Gayle and I continue to watch the Olympics in the evening. The world’s greatest athletes are on display as a means to make people like me feel decrepit. It works. But that doesn’t mean that we can’t appreciate the skill of the young athletes performing at the highest levels of athleticism.
Speaking of young…I think if the women gymnasts get much younger, the athletes will perform in diapers. There’s one little Chinese gymnast that looks to be seven years old, but I think she’s listed as 16 years old. I don’t believe it, but what I do believe is that she’s an unbelievable performer. But all the women gymnasts look like children – not “women.” They trigger my “fatherly” nature and I feel badly when they lose. I’m sure it’s because I have two daughters.
And how do these girl gymnasts get to be so small? I don’t know much about gold fish, but I’ve heard that if you keep a goldfish in a small bowl, it will stay small. But if you turn it loose in a large pond it will become a golden orca. I think they must raise these “women” gymnasts in a shoe box. And how can these little girls pack so much power and skill in such small bodies? It boggles the mind.
The so-called Fab Five are fantastic. I’m a fan. Little Gabby Douglas had some profound disappointments, but her skill and great smile will take her far. Her gold in the “All Around” exercise says it all. All five of these girls are world class winners and will appear on cereal boxes and in ads in the future.
Then there is Aly Raisman, the gold winner on the floor exercise. To watch her leap 20,000 feet in the air, spinning like a top, makes me ashamed that I can’t jump. The last time I jumped I was trying to clear the sensor that closes my garage door. I ran from the back of the garage and jumped the beam, but I was too slow. The garage door came down and I ran into it head on. Pathetic. Gayle is still laughing.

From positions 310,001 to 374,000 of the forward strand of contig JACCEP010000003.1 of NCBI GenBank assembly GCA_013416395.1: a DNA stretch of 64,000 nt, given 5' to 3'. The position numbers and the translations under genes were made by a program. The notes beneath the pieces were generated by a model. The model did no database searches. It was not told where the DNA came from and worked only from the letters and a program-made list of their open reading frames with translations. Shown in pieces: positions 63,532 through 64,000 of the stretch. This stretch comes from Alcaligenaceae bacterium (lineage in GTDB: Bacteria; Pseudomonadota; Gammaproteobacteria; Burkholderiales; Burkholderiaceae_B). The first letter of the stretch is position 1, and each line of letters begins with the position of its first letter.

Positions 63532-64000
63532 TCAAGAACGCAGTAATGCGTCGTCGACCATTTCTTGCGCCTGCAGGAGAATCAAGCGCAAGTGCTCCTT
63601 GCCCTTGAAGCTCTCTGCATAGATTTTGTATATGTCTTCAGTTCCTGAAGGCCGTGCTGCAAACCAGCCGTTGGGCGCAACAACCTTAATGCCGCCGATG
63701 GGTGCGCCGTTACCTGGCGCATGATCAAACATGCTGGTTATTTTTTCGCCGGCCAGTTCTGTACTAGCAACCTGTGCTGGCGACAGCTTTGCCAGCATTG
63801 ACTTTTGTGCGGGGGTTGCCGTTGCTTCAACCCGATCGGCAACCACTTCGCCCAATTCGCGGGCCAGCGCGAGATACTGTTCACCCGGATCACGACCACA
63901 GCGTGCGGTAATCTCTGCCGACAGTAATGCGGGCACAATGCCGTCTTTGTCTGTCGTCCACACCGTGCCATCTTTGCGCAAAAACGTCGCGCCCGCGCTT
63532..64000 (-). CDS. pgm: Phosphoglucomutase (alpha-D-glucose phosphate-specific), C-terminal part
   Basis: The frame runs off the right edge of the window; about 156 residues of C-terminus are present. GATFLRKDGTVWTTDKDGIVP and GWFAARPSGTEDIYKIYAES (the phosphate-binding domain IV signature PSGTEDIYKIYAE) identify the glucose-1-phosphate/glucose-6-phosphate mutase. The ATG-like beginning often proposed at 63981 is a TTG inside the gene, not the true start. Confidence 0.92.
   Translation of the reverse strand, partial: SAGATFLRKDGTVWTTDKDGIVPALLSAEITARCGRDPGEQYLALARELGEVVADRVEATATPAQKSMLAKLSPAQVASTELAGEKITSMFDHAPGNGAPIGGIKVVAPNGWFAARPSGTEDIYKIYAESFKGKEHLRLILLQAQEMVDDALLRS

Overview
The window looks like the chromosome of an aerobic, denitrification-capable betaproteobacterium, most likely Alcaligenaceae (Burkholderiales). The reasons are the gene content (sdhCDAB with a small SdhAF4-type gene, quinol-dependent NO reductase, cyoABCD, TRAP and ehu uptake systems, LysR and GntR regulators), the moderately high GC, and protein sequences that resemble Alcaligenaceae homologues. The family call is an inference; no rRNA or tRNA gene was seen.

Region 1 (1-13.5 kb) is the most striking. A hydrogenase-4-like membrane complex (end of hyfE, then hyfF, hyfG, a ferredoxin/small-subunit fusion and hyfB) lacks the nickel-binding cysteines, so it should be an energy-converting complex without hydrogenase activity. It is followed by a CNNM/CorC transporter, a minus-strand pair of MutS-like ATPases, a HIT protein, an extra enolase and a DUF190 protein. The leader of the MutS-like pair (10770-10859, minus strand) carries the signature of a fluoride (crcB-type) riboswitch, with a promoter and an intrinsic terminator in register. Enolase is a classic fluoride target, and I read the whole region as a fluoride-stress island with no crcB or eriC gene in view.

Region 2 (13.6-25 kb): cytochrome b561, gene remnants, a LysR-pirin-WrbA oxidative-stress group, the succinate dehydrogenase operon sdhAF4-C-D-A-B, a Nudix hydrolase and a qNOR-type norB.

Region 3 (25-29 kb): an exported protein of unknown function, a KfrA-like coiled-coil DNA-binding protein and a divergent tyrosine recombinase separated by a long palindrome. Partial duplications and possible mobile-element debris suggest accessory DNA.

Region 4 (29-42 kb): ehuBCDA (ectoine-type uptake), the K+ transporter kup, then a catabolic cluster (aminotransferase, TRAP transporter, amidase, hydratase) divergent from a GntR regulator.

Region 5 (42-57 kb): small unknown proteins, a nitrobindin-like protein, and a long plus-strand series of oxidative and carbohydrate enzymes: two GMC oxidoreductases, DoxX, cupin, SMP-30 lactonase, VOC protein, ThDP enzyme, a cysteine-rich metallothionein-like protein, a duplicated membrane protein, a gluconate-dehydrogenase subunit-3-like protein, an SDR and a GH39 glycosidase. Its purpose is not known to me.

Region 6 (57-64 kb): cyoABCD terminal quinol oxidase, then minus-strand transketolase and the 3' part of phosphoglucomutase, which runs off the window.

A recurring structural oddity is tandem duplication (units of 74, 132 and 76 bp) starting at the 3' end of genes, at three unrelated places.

Aly got short-changed on her vault routine last night and missed out on a medal, but a hero stepped in to save the day. The famous coach, Bela Karolyi stood up and demanded that Aly’s coach appeal the score. Aly’s personal coach, Mihai Brestyan had the appeal form in his briefcase, but didn’t have time to fetch it. Someone handed him a blank form and he quickly and nervously scribbled whatever was necessary for an appeal and, after review by the judges, Aly got the bronze. Based on the difficulty of her routine, there is no doubt that she earned that medal.
I’m fascinated by the men and women’s gymnastics, but I also enjoy watching Misty May and Kerri Walsh in women’s beach volleyball. My wife thinks it’s because of the “uniforms” the girls wear. There may be a little tiny kernel of truth there, but if there is it stems back to my high school days.
There is a nudist resort in the hills above
Gatos and the word around the boy’s gym in high school
was that girls played volleyball on sunny days.
Several of us decided to take a scholastic “field trip” to ascertain the
veracity of this hypothesis. It was all
in the name of education and science.
We were successful in climbing through the brush to a position where we had a good view of the recreation area at the nudist resort. The problem was that we weren’t the only ones with a good view. They must have had a guard on the grounds, because the next thing we heard were gunshots aimed in our direction. We could have all medaled in the 100 meter that day.
Another inspiring Olympic moment came when the great sprinter, Usain Bolt, was being interviewed after one of his races. During the interview the American National Anthem began playing in the background for an American winner. Bolt stopped the TV interviewer in midsentence to acknowledge the anthem. He did this out of respect for a fellow athlete and the country represented. I thought that was a class act, since Bolt represents
Jamaica. Many Americans wouldn’t have done that.
Usain Bolt joins Carl Lewis as the only sprinters to win 3 golds in 3 events, setting world records in each. He’s the man to watch, but there are other great sprinters, including Americans, that will be strong competitors.
It’s a lot of fun to sit on the couch, sip an adult beverage, and identify vicariously with athletes who can do things athletically that I couldn’t come close to even when I was young. A “man’s got to know his limitations,” as Clint said. I know mine. My last hope for a high hurdle gold was dashed when I hit the garage door in mid-air.